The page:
“Being the heart of Africa, Nairobi hosts a lot of business and conference tourism. We also have a lot of international companies with their offices in Nairobi, so conference tourism does well.
Lately Nairobi has been hosting sports tourism, the most recent being the European Tour Golf Championship held in March, and now the World Athletics Under-20 Championships in August 2021,” says John Musau, a travel expert and the General Manager of Tamarind Tree Hotel.
Business and leisure
He adds that urban tourism is the way to go for any evolving city, because many of tourists like combining business and leisure.
“They will do conferences for three days then on the fourth day, they would like to go to the park or just tour the city.
The Ministry of Tourism should give incentives to business travellers such as offering free buses to ferry them to the various destinations,” he suggests.
Musau recommends that there also needs to be adequate security for travellers.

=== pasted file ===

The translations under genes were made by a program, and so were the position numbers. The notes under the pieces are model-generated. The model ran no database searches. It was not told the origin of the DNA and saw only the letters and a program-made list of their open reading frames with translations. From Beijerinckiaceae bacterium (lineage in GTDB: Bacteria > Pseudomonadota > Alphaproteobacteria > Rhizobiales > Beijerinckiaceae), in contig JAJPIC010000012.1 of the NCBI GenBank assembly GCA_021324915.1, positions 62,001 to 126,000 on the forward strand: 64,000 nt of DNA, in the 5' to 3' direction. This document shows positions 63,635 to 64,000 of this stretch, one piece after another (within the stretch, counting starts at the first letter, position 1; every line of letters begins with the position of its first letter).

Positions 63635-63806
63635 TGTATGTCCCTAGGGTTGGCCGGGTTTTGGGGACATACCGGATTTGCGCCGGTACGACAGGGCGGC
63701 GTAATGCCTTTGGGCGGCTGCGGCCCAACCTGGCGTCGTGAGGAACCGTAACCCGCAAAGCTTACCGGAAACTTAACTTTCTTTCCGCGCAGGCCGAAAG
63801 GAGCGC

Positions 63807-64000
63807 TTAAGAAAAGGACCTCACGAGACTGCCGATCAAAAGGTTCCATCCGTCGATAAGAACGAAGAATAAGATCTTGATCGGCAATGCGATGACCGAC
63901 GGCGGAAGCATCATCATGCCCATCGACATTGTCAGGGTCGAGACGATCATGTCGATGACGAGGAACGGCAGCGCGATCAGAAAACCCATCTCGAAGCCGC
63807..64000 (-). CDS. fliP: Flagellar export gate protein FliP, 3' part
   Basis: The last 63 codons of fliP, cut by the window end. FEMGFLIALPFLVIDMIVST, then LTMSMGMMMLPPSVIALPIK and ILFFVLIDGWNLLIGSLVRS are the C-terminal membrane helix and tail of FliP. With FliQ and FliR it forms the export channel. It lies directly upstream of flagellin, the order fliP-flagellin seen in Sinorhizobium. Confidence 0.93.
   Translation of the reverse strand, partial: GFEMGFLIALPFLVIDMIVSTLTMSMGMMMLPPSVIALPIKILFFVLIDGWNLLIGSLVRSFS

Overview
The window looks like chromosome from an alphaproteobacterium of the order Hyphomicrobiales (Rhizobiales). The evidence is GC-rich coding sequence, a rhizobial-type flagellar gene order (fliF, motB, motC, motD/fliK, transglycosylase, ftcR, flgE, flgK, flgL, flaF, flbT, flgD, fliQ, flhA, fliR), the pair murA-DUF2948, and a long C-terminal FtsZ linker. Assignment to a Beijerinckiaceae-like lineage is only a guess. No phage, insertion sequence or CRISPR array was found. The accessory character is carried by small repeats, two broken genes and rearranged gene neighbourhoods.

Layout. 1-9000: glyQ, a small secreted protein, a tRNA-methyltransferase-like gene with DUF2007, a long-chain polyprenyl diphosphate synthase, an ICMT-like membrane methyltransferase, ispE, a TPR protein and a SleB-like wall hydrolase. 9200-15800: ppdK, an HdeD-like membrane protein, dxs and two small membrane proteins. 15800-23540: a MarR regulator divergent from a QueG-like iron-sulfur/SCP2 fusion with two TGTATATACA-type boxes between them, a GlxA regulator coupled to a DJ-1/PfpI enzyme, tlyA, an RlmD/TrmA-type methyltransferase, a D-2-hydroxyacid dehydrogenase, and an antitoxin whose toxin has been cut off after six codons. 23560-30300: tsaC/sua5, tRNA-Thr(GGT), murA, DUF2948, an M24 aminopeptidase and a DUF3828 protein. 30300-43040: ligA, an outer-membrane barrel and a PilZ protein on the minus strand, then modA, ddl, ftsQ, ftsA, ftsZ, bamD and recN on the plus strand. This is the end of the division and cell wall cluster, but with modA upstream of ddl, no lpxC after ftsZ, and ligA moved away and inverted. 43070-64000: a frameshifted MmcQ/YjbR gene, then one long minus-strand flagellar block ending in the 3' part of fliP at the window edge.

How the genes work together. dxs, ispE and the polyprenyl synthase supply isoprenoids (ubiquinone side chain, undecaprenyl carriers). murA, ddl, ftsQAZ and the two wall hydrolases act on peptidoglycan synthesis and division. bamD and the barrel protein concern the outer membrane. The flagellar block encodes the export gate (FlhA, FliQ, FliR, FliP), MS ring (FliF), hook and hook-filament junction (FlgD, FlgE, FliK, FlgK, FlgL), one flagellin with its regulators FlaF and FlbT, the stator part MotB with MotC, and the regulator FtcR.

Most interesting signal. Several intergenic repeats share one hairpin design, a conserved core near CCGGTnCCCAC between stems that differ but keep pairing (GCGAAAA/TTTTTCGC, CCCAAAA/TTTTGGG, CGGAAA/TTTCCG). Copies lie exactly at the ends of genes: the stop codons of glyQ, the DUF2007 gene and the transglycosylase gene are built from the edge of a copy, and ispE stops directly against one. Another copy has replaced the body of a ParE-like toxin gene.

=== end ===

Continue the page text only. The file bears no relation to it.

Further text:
He also says there price concerns when it comes to city tours. “Nairobi is a very expensive town compared for our competitor towns, such as Kampala, Kigali and Dar es salam,” he notes.
Muthuri feels that there is need to be conscious of the realities that exist in urban areas, such as homelessness, environmental degradation and water shortages, among other challenges.
“Cities must first be habitable and attractive to residents to work, live and enjoy,” he says.
Jeen on the other hand says most historical buildings are now banks and offices, therefore, access is limited.
“One cannot even take photos of some of the old buildings as they are highly guarded.
And for building which allow visitors, very little and sometimes contradictory information is provided,” he says in ending.